Car manufacturing in the UK grew by 1.2% in January but commercial vehicle production slumped, the Society of Motor Manufacturers and Traders (SMMT) said today.
A total of 129,049 cars rolled out of the factories in the first month of the year, and strong domestic demand meant that output of cars built for the UK market increased by 26.1% year-on-year.
Mike Baunton, interim chief executive of the SMMT, said that despite ongoing economic challenges, growing demand for UK-built products in emerging global markets, combined with major new investment, indicates that 2013 will be a strong year for automotive manufacturing.
According to the SMMT, independent analysts have suggested that UK car manufacturing could grow a third bigger by 2016, with output expanding to almost two million vehicles each year.
The future looks rather less bright for commercial vehicle makers, however.
Output in this sector, which includes a range of vehicles from light panel vans to heavy trucks, as well as buses, coaches and minibuses, fell by 20.5% to 7,822 units in January. A 3.2% rise in output for the domestic market did little to offset a reduction of 37.2% in the production of commercial vehicles for export. In a reversal of the situation in January 2011, more than half of the UK commercial vehicle output in January 2012 was for the home market.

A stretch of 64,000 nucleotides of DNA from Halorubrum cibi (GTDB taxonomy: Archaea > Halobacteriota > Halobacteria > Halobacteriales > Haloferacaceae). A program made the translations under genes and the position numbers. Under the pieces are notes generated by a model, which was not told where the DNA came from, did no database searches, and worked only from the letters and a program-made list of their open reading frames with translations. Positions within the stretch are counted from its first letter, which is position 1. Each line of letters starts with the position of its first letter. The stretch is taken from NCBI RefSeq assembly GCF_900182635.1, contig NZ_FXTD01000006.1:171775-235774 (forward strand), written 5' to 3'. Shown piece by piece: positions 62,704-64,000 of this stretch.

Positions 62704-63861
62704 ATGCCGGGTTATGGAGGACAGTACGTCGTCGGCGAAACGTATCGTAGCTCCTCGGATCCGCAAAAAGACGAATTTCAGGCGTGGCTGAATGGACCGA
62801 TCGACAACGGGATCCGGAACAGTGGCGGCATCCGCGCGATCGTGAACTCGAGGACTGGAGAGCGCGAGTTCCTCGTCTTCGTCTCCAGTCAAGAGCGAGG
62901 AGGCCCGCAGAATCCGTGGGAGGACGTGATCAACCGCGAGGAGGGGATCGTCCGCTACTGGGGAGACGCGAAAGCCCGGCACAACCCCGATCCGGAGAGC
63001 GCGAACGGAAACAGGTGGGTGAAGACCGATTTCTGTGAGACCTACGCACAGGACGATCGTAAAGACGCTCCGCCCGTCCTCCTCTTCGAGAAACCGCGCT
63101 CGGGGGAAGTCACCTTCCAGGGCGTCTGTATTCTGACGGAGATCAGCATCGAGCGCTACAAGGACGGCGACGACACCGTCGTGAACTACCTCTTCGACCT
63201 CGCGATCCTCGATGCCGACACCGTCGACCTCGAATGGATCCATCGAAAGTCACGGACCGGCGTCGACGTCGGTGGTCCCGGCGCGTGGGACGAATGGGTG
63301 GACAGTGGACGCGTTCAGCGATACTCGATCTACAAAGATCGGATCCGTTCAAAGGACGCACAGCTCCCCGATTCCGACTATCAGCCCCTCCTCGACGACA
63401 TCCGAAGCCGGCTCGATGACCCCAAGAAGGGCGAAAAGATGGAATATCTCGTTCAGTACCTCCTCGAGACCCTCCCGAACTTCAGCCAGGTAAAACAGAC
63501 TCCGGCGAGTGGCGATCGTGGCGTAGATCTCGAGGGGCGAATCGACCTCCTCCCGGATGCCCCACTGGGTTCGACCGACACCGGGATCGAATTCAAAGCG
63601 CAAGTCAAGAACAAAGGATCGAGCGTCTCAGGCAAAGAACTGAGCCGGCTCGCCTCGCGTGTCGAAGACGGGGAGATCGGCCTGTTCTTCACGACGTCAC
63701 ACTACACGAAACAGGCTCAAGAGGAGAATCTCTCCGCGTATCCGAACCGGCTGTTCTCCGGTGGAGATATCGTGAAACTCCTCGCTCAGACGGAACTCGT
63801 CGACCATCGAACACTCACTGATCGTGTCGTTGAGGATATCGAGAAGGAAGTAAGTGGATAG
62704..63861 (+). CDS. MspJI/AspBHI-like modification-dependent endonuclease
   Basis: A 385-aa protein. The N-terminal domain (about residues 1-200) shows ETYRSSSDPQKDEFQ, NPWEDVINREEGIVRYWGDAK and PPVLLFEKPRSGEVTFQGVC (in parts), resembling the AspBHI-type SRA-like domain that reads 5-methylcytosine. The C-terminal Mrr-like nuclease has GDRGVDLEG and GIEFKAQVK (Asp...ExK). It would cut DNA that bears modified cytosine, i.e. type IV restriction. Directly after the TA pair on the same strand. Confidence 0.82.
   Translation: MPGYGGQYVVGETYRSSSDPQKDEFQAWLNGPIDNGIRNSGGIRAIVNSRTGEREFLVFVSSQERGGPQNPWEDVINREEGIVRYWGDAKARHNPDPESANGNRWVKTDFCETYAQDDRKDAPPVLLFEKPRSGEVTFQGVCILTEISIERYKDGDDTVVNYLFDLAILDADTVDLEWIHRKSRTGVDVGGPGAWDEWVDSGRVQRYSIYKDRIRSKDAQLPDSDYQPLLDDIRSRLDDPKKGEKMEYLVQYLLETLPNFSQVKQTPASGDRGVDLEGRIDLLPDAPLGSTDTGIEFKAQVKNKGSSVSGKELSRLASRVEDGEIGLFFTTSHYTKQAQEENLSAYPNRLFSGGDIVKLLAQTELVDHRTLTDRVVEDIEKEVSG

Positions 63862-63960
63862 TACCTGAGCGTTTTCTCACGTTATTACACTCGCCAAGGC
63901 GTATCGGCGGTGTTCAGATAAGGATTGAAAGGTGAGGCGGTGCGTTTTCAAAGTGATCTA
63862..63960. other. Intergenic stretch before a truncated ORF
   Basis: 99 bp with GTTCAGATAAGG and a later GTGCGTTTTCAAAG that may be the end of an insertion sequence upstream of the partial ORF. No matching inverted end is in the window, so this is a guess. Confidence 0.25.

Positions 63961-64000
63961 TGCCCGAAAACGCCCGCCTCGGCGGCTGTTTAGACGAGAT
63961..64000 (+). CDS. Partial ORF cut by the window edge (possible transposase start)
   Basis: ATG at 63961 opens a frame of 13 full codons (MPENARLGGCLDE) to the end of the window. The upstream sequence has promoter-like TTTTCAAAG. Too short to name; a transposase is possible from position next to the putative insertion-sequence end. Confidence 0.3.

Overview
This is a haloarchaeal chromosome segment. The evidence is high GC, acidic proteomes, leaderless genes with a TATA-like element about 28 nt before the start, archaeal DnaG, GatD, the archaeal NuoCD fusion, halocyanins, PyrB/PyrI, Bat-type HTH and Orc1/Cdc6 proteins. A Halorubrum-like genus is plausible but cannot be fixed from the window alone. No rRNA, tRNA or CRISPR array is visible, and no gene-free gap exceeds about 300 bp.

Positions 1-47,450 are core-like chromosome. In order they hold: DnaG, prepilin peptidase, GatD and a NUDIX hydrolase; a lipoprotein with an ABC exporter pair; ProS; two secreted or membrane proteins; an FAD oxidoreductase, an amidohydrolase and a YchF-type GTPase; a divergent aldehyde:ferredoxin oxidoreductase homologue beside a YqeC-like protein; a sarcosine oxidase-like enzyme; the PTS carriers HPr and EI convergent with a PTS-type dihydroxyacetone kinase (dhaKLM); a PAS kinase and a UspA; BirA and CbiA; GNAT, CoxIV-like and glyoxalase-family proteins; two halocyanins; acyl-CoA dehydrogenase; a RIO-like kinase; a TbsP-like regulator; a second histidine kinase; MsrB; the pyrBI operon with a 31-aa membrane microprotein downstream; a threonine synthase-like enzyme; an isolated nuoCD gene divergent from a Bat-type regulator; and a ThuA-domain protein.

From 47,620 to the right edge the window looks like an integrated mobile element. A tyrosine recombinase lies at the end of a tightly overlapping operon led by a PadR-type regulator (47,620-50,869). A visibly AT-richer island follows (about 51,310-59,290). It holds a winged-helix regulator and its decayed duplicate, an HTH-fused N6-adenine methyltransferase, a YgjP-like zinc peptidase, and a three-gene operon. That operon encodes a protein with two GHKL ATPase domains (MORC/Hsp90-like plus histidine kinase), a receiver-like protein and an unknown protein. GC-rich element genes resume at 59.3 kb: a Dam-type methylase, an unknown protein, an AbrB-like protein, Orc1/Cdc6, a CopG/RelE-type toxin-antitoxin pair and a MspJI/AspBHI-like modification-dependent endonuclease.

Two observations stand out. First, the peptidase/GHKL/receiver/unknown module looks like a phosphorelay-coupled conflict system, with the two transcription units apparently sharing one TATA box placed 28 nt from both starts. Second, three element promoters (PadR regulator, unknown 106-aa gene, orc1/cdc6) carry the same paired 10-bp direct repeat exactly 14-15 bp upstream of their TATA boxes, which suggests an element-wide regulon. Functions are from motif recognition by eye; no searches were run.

The SMMT expects further decreases in output over the course of 2013 as Ford scales backs its manufacturing.
January also saw a decrease in UK engine production, which declined by 5.1% to 219,757 units. Manufacturers make some 2.5 million petrol and diesel engines in the UK each year, but last month exports declined by 9.5% year-on-year while production for the the home market was 2.8% higher than a year earlier.